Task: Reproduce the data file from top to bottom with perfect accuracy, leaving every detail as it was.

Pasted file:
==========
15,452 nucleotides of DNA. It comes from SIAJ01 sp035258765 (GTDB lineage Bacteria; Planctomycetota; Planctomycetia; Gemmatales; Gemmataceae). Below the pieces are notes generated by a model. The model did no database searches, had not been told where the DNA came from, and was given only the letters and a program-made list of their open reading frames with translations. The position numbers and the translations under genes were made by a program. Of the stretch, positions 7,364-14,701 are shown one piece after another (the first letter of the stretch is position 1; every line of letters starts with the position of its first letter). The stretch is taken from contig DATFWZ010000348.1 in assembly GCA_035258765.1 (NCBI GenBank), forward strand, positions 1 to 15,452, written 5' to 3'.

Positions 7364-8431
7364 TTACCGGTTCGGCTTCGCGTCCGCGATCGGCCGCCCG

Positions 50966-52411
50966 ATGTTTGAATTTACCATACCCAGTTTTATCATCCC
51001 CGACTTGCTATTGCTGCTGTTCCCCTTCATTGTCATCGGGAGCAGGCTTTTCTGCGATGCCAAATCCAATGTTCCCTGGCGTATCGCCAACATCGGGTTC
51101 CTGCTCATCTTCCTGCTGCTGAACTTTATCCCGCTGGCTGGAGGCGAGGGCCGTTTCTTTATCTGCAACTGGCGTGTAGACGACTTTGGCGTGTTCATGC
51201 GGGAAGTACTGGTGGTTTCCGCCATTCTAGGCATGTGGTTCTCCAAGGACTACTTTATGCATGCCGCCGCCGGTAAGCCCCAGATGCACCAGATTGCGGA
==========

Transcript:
15,452 nucleotides of DNA. It comes from SIAJ01 sp035258765 (GTDB lineage Bacteria; Planctomycetota; Planctomycetia; Gemmatales; Gemmataceae). Below the pieces are notes generated by a model. The model did no database searches, had not been told where the DNA came from, and was given only the letters and a program-made list of their open reading frames with translations. The position numbers and the translations under genes were made by a program. Of the stretch, positions 7,364-14,701 are shown one piece after another (the first letter of the stretch is position 1; every line of letters starts with the position of its first letter). The stretch is taken from contig DATFWZ010000348.1 in assembly GCA_035258765.1 (NCBI GenBank), forward strand, positions 1 to 15,452, written 5' to 3'.

Positions 7364-8431
7364 TTACCGGTTCGGCTTCGCGTCCGCGATCGGCCGCCCG

Positions 50966-52411
50966 ATGTTTGAATTTACCATACCCAGTTTTATCATCCC
51001 CGACTTGCTATTGCTGCTGTTCCCCTTCATTGTCATCGGGAGCAGGCTTTTCTGCGATGCCAAATCCAATGTTCCCTGGCGTATCGCCAACATCGGGTTC
51101 CTGCTCATCTTCCTGCTGCTGAACTTTATCCCGCTGGCTGGAGGCGAGGGCCGTTTCTTTATCTGCAACTGGCGTGTAGACGACTTTGGCGTGTTCATGC
51201 GGGAAGTACTGGTGGTTTCCGCCATTCTAGGCATGTGGTTCTCCAAGGACTACTTTATGCATGCCGCCGCCGGTAAGCCCCAGATGCACCAGATTGCGGA